I was doing some housework, cleaning the bathroom and kitchen floors. The new steamer gizmo I bought shoots steam out to clean the tile and linoleum floors. I'm telling you, it works! The only problem is, as soon as you buy one they come out with another one with more adjustability and cleaning pad shapes so you can get into tighter and more oddly shaped corners. Being constantly rendered obsolete pisses me off.
“You're paranoid.” My wife said. “Get over it. That's the way it always is. You're paranoid about everything.”
Fine for her to say. She goes to work while I'm home cleaning the house, doing the wash and cooking dinner. I'm thinking to myself. How did this happen? Maybe if I'd been a better programmer I'd still be working. Maybe if I was an Indian programmer living in Mumbai I'd still be working for ten cents per hour.
The doorbell rings and I go to the door to answer but can't quite see who's out there. I open the door.
“Hello, I'm Marlene, and this is April,” says the older of two women. Both Marlene and April wear ankle length taupe dresses. The name Hester Prynne flashes through my mind. Marlene smiles at me with her lips pressed together. The young girl standing with her can't be more than fourteen or fifteen although she is tall for her age. She too smiles. She has an intricate set of braces on her teeth. I can't tell if Marlene has teeth. I return their smiles cautiously.
“We are calling on folks to promote reading of the Bible,” says Marlene holding up what appears to be a paperback version. “The world is changing, yet God continues to love us. You, April, me. All of us. His love is described in His book. There are verses we all should read.”
“I do that.” I lie. I don't want to argue. “Thanks for stopping by.” I move to close the door.
“I also have a booklet here,” says Marlene, “highlighting the verses most helpful in guiding your life.” She produces a nicely done, full color pamphlet. There is a glowing sphere trailing a streak of malevolent fire on the cover. I recognize the handiwork of a sect that has always pissed me off. “We would urge you to read this.” Marlene says.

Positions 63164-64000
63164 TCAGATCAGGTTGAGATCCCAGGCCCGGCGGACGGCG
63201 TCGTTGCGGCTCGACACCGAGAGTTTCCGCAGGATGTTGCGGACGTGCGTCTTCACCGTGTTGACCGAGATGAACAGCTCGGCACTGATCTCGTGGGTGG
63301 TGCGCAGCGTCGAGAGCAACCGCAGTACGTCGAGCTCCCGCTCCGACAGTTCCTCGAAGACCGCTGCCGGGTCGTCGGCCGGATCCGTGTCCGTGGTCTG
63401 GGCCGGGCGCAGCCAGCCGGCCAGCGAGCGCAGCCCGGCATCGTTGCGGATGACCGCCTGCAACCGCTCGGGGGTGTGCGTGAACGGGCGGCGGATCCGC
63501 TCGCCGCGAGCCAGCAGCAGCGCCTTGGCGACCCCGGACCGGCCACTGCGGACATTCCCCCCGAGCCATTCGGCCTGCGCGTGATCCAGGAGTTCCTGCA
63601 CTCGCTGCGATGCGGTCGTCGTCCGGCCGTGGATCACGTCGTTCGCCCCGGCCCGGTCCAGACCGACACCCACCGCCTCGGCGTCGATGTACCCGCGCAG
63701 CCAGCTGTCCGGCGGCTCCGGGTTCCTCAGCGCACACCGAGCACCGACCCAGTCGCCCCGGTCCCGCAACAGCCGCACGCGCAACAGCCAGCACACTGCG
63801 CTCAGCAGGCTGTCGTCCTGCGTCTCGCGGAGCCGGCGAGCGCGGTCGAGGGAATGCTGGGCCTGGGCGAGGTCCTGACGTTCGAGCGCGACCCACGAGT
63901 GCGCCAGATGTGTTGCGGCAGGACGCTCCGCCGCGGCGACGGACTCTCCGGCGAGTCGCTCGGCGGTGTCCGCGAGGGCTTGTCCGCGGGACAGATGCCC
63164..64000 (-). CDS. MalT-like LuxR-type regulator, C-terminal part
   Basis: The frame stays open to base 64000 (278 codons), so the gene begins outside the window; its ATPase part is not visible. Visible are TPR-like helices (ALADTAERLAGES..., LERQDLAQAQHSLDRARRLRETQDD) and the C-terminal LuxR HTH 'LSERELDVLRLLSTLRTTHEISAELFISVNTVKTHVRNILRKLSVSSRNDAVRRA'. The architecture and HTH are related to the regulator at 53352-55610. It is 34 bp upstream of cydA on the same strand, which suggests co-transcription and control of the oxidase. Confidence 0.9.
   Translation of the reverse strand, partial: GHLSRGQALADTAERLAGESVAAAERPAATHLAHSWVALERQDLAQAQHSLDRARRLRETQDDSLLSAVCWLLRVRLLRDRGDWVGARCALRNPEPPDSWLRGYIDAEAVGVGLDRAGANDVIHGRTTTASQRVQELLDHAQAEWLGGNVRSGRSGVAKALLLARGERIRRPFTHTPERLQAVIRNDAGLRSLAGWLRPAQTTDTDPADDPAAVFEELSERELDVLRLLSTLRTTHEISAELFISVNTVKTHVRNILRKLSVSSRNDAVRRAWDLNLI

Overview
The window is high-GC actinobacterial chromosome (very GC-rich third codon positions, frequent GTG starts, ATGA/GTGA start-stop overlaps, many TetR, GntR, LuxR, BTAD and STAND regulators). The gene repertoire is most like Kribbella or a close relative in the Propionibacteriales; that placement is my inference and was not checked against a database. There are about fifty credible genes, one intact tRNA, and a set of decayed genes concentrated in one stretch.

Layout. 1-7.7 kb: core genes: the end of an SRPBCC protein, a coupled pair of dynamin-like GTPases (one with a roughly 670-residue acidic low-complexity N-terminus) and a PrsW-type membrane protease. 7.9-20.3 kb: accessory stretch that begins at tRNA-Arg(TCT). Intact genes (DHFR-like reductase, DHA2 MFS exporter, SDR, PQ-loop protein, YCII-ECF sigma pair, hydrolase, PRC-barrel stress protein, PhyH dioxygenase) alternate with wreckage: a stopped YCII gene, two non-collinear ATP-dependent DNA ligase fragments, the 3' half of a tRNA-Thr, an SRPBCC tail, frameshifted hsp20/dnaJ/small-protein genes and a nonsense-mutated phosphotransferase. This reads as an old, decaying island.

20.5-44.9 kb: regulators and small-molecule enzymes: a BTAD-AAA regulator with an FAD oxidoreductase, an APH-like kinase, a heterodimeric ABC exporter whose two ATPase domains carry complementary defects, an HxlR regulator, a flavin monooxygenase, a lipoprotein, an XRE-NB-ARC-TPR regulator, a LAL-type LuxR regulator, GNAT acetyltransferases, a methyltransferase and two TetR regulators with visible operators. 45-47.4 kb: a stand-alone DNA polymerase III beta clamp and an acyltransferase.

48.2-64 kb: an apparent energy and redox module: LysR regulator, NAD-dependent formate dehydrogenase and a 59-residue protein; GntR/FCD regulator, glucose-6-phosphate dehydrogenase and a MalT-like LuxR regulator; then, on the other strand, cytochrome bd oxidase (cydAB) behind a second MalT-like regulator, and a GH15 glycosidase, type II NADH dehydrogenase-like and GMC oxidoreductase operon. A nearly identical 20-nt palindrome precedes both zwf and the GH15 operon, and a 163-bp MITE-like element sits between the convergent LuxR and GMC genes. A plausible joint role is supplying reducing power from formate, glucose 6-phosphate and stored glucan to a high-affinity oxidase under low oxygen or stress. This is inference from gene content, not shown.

“Certainly.” I say, taking the brochure. “May I ask you a question?”
“Of course” says Marlene. April hasn't said a word and continues to smile through her braces.
“Didn't you predict the world was going to be destroyed by a huge asteroid three times now and it hasn't happened? Do you think someone might be trying to tell you something?”
Halfway through my question Marlene's face changes from serene to apoplectic. “I am so sick of you stupid heathen unbelievers! I walk my ass off all day and all you can think of is some stupid rumor! I've had it! Answer his question April!” April is pulling an ugly black pistol out of the folds of her dress, still smiling at me.
I slam the front door and dive into the entryway closet. I can hear the Pow! Pow! Pow! of the pistol out on the porch. Thank God I put the metal sheathing on the inside of the door. The bullets make bumps where the metal stops them. The bumps are pretty big. Good thing she wasn't firing those machined-bronze, armor-piercing slugs. Damn.
I lie on the closet floor amidst winter shoes; galoshes, dust bunnies and my paranoia, listening to the floor mop hissing steam where I propped it up in the kitchen while I answered the door. The directions said if you leave the mop in one spot too long it will discolor the floor. Oh well.
When the coast seems clear I stand up, hanging coats framing my face. I carefully peek out the side window beside the door. Marlene and April are standing on the porch of the house across the street talking animatedly to its owner, Mrs. Newman. I hope their doctrine has a little more flexibility over at the odd numbered houses.